Osteotech Becomes Second Company To Issue Human-Tissue RecallSep 30, 2002 | The Wall Street Journal
As a precautionary measure, Osteotech Inc. temporarily suspended processing operations within its base tissue segment after finding higher than usual amounts of unsterile human tissue being worked on at two facilities.
Unlike the scandal surrounding the nation's largest public tissue donation firm CryoLife Inc., none of Osteotech's tendons and connective tissue have been tied to human casualties or infections.
"I want to emphasize that the actions we are taking are precautionary," Osteotech President and Chief Executive Richard Bauer said Monday in a statement. "All the tissue that was shipped from our facility during this time of higher than normal sterility failures passed our sterility tests."
However, it is a big setback for the small Eatontown, N.J., company, which saw its market capitalization fall nearly $69 million by the end of the trading day.
Osteotech is withdrawing its July earnings guidance of 22 cents to 24 cents a share for 2002 and revenue guidance of $91.5 million to $93.5 million.
The provider of human bone and bone-connective tissue said it expects the disruption to hurt its third-quarter revenue and earnings and possibly fourth- quarter results. The company hasn't determined the extent of the impact on either quarter.
But investors knocked about half the value off the shares Monday, taking them down 46%, or $4.31, to $5.16 on volume of 2.4 million shares, compared to average daily volume of 182,123.
Sterility failures occurred in the company's new processing facility and its alternate site processing facility.
Osteotech expects to resume processing operations within five to nine days.
During the period at hand, Osteotech processed 693 donors. Fifteen of these donors, which were tested and found sterile, were released to two clients prior to a quarantine.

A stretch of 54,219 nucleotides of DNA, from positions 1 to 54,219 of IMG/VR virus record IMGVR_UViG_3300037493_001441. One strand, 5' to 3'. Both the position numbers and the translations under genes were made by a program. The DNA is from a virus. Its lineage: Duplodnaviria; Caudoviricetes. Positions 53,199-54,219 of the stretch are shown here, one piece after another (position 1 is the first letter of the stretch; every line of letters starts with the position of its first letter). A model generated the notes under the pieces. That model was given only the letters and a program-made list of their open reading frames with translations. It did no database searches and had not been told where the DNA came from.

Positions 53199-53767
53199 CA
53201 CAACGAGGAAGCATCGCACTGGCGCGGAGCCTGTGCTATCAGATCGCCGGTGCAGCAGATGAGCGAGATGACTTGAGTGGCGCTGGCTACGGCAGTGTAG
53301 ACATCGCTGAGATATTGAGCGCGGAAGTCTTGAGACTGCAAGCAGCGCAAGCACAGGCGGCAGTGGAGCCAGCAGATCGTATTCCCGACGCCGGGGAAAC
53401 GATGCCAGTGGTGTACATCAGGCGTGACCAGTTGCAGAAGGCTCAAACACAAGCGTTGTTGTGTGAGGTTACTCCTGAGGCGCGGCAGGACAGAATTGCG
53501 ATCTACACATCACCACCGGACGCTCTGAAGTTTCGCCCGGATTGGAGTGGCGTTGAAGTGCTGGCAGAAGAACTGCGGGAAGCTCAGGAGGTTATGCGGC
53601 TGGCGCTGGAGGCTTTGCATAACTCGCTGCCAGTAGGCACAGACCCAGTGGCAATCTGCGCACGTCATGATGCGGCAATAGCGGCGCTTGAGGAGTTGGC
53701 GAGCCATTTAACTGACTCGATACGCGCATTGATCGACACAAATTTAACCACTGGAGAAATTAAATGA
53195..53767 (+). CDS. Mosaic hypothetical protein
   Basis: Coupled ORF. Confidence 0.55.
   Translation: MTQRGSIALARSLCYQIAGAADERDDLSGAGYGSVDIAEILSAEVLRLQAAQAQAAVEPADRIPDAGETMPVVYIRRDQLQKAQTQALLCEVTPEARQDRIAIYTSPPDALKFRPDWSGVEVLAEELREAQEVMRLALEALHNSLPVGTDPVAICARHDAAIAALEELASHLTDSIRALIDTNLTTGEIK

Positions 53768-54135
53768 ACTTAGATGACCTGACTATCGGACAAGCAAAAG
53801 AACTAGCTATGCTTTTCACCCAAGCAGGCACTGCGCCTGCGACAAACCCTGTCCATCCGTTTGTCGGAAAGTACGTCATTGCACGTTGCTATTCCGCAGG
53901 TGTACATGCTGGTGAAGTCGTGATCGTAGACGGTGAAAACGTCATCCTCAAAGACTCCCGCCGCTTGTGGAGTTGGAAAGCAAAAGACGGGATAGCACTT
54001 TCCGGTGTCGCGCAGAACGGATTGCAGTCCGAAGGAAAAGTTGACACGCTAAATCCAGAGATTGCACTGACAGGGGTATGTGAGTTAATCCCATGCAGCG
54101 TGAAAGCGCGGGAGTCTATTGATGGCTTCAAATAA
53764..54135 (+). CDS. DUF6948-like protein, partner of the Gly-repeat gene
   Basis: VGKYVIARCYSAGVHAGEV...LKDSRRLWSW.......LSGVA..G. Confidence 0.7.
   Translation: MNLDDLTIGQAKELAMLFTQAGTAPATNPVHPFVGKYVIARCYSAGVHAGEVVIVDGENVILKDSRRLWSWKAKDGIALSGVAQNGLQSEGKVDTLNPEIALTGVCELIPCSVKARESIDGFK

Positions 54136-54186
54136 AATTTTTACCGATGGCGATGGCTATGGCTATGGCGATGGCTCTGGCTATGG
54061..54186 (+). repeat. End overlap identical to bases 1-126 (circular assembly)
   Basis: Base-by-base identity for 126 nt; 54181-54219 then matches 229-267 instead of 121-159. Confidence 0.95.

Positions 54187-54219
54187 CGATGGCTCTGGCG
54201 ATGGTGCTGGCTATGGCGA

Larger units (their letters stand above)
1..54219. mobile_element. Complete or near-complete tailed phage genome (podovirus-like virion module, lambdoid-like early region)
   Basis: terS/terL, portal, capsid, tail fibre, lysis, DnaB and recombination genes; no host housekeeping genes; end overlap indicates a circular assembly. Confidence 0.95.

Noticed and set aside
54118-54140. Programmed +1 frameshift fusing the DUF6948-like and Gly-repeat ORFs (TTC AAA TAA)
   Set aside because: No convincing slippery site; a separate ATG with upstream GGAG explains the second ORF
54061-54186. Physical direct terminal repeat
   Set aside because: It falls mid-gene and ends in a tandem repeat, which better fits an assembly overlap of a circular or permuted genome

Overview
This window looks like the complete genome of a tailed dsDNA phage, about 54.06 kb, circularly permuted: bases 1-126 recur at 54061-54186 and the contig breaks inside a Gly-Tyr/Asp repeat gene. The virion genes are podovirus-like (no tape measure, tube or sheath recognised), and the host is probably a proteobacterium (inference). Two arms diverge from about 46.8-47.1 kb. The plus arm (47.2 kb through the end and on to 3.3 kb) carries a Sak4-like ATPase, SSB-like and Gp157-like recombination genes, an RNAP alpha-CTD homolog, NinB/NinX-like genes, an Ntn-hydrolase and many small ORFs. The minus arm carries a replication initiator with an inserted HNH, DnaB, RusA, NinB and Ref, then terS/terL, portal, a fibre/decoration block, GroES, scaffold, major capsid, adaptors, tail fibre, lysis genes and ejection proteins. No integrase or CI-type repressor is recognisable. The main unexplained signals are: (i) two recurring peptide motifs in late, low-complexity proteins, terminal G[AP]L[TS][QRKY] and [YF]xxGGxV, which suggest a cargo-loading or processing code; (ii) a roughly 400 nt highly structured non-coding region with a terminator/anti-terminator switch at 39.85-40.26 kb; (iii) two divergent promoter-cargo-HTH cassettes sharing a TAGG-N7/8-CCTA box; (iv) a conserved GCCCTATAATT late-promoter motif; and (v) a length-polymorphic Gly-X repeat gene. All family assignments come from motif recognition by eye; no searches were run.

Of the 15 donors that had been shipped, one of the clients said that tissue from nine of these donors was provided to hospital customers. Together with that client, Osteotech has recalled this tissue.
All of that tissue has been retrieved, spokesman Michael Jeffries said.
"We expect to be able to rework the tissue and release it at a later date," Mr. Jeffries said.
Mr. Jeffries declined to comment whether Osteotech thinks outside organizations like the U.S. Food and Drug Administration may start to probe the company, saying that management would discuss the issue in Tuesday's scheduled 10 a.m. EDT conference call.
An FDA spokeswoman said the agency is aware of the situation.
Osteotech's news comes after the FDA on Aug. 13 issued a mandatory recall of tendons and connective tissue processed by CryoLife on or after Oct. 3, 2001.
The CryoLife tissue has been linked to the death of a Minnesota man and has spawned an increasing number of lawsuits from patients who claim to have been infected. This month, the FDA agreed to allow the Georgia company to resume distribution of some of its products, but only in cases of medical emergency.
CryoLife wasn't on the American Association of Tissue Banks' Accredited Bank List prior to the recall. Osteotech is on the accredited list. An American Association of Tissue Banks' spokesman wasn't immediately available for comment.
More than 650,000 human-tissue implants are performed each year to repair afflictions such as damaged knees and diseased hearts.
While the FDA closely monitors the transplantation of organs such as kidneys and livers, it has largely allowed the organ and tissue procurement industry to regulate itself.
Four years ago, the FDA proposed a three-part plan that would require tissue banks to register along with setting procedures for handling tissues and screening potential donors. So far, only the registration of tissue banks is a rule.
But last November, when the 23-year-old died from a bacterial infection linked to the CryoLife tissue during routine knee surgery, the national Centers for Disease Control and Prevention began an industrywide investigation.
CDC officials weren't immediately available for comment.